What would you give up if it meant that you could live forever and have eternal youthful? Sunlight? Your soul? Food?
That question came up recently when reading a novel that included vampires, and it gave me pause. Much as I enjoy fantasy, for some reason the food part of the equation had never struck me. In most modern vampire mythology (the Twilight series excluded) vampires are creatures of the night, and they are considered unholy, so the sunlight and soul sacrifice are usually a given. But to forgo food?
Would I want to live forever, but never be able to eat? I understand that in most vampire stories, the vampires don’t crave food, nor do they need it. The problem is, food, for me, is one of life’s great pleasures. It’s not the only one, to be sure, but I can’t imagine giving it up for eternity. Luckily, I’ve never been tempted by the idea of living forever, and I doubt that it will ever be offered, so I suspect I won’t have to make that choice.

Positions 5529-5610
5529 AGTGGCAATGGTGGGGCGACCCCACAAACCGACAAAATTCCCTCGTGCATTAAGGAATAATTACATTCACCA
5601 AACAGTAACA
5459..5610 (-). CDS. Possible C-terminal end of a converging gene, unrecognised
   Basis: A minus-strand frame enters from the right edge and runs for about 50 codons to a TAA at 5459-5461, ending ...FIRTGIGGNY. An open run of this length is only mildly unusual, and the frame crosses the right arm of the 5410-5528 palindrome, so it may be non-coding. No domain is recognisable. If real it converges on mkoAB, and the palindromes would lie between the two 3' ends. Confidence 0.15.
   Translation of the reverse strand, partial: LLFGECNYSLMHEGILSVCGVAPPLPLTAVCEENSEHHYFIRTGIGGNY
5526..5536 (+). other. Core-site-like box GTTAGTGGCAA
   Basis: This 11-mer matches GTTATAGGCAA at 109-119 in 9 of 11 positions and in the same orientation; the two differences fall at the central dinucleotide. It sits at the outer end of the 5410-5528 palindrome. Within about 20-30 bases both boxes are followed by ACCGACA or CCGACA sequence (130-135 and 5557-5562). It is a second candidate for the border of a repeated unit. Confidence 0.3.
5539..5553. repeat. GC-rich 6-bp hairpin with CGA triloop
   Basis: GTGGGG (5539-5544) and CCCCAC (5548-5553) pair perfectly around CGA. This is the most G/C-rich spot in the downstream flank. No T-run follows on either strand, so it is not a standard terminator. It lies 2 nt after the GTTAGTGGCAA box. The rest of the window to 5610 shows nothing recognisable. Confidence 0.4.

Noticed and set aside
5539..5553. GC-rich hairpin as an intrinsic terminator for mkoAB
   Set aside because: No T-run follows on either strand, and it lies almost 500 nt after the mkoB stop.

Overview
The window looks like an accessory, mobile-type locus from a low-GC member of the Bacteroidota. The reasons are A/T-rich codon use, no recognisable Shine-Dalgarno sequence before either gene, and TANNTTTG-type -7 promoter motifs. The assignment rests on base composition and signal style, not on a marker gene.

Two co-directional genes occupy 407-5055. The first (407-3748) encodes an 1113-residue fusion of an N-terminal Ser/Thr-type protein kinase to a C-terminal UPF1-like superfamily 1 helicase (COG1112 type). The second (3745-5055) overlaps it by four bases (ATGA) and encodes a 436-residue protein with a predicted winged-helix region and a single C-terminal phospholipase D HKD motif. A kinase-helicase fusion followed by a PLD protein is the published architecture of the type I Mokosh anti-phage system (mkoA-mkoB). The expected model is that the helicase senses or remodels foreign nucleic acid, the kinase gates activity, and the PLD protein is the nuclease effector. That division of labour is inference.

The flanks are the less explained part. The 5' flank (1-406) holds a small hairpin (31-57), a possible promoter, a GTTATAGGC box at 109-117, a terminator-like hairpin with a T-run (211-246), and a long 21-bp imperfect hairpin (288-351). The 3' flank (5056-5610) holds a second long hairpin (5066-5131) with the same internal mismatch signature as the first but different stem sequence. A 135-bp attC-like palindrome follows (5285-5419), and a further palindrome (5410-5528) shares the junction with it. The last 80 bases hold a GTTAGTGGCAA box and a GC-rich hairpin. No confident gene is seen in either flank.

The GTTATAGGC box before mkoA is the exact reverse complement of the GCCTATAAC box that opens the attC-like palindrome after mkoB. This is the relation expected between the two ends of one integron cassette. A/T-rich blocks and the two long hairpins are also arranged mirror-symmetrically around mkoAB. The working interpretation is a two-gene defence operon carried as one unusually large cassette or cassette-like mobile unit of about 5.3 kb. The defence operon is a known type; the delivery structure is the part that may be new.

Then I came back to reality, where people may voluntarily give up eating, when I watched the movie Fat, Sick, and Nearly Dead, by Australian Joe Cross. It’s the true story of a man who was about 100 pounds overweight and suffered from an autoimmune disease that kept him on a small pharmacopeia of medication and put him on the path towards an early death. He decided to “reboot” by going on a diet of fresh fruit and vegetable juice for 60 days, with no solid food, to shed pounds and allow his body to heal.
It’s wonderful that this approach worked for Joe, and many of the others he inspired, allowing them to find their own path to wellness. And since he did start eating again (albeit a very different diet than the junk food he’d previously been consuming), 60 days seems quite reasonable compared to the centuries a vampire might live. Still, I don’t think I’d want to go that long without eating, or even the 10-day reboot some people did. The sight, smell, taste, texture, and sheer enjoyment of food are all too integrated in my life.
Perhaps if I was as sick as Joe, I could go without, but perhaps not. I’ve never been one for such drastic and immediate changes, and I am personally glad that so far, that’s not something I’ve had to face, allowing me to view the question as entirely hypothetical. And I will do everything I can to make sure it stays that way, since I have no desire to forgo food.